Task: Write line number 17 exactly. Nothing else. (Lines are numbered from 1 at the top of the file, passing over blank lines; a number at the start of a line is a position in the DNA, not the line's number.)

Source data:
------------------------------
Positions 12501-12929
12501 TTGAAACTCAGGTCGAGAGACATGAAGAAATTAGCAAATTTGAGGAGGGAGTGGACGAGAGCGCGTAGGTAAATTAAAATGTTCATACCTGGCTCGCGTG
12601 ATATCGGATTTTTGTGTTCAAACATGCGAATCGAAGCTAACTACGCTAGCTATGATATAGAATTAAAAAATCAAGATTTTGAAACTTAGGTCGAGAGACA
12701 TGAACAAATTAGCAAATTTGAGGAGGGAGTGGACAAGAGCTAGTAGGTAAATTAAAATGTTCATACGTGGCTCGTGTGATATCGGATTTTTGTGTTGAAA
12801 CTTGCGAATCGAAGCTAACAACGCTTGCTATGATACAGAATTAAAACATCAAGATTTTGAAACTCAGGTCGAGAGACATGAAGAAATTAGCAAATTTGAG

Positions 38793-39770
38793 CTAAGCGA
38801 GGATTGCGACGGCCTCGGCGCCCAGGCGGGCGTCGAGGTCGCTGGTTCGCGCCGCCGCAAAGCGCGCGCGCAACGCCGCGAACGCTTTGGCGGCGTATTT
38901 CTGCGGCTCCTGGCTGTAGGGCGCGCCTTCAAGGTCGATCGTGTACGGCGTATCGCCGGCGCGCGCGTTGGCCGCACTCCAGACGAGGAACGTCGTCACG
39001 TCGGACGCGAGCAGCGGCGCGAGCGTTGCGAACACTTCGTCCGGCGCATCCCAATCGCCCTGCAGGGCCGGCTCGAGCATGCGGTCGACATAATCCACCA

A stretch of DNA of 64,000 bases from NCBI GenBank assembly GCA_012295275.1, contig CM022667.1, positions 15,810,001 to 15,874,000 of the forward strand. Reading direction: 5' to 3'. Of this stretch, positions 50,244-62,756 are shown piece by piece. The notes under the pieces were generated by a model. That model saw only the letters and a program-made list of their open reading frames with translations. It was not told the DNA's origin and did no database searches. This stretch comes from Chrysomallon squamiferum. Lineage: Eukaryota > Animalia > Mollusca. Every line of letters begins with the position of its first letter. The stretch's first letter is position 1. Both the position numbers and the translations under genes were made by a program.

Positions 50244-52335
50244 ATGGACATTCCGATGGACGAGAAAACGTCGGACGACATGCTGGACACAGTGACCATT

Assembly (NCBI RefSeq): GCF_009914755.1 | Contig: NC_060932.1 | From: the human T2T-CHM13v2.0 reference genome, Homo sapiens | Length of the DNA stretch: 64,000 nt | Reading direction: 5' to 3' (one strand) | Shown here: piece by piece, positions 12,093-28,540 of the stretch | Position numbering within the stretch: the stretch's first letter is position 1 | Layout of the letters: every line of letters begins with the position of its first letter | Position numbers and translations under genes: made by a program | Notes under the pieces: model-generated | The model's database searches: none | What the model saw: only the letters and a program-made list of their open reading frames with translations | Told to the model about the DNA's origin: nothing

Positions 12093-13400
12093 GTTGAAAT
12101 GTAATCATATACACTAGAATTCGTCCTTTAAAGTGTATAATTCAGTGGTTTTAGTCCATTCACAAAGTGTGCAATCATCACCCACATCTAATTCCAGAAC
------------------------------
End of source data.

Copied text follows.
12101 GTAATCATATACACTAGAATTCGTCCTTTAAAGTGTATAATTCAGTGGTTTTAGTCCATTCACAAAGTGTGCAATCATCACCCACATCTAATTCCAGAAC